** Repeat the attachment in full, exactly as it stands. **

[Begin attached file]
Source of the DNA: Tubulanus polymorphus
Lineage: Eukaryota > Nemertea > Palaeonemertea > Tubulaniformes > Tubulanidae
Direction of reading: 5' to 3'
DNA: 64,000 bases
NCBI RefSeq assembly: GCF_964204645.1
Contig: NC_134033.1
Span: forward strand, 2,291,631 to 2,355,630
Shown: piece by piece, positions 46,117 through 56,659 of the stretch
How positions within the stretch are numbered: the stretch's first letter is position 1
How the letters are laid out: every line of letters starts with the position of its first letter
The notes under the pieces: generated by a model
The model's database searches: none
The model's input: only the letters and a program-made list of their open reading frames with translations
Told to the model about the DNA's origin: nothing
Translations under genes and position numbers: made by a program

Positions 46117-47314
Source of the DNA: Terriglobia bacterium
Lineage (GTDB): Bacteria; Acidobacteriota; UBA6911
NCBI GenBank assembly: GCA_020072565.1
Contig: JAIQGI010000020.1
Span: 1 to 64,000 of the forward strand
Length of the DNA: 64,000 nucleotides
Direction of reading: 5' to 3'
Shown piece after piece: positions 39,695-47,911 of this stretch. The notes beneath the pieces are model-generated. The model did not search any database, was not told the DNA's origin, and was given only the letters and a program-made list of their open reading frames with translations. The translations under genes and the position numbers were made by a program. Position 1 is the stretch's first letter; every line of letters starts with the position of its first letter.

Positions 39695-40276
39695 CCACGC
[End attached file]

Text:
Source of the DNA: Tubulanus polymorphus
Lineage: Eukaryota > Nemertea > Palaeonemertea > Tubulaniformes > Tubulanidae
Direction of reading: 5' to 3'
DNA: 64,000 bases
NCBI RefSeq assembly: GCF_964204645.1
Contig: NC_134033.1
Span: forward strand, 2,291,631 to 2,355,630
Shown: piece by piece, positions 46,117 through 56,659 of the stretch
How positions within the stretch are numbered: the stretch's first letter is position 1
How the letters are laid out: every line of letters starts with the position of its first letter
The notes under the pieces: generated by a model
The model's database searches: none
The model's input: only the letters and a program-made list of their open reading frames with translations
Told to the model about the DNA's origin: nothing
Translations under genes and position numbers: made by a program

Positions 46117-47314
Source of the DNA: Terriglobia bacterium
Lineage (GTDB): Bacteria; Acidobacteriota; UBA6911
NCBI GenBank assembly: GCA_020072565.1
Contig: JAIQGI010000020.1
Span: 1 to 64,000 of the forward strand
Length of the DNA: 64,000 nucleotides
Direction of reading: 5' to 3'
Shown piece after piece: positions 39,695-47,911 of this stretch. The notes beneath the pieces are model-generated. The model did not search any database, was not told the DNA's origin, and was given only the letters and a program-made list of their open reading frames with translations. The translations under genes and the position numbers were made by a program. Position 1 is the stretch's first letter; every line of letters starts with the position of its first letter.

Positions 39695-40276
39695 CCACGC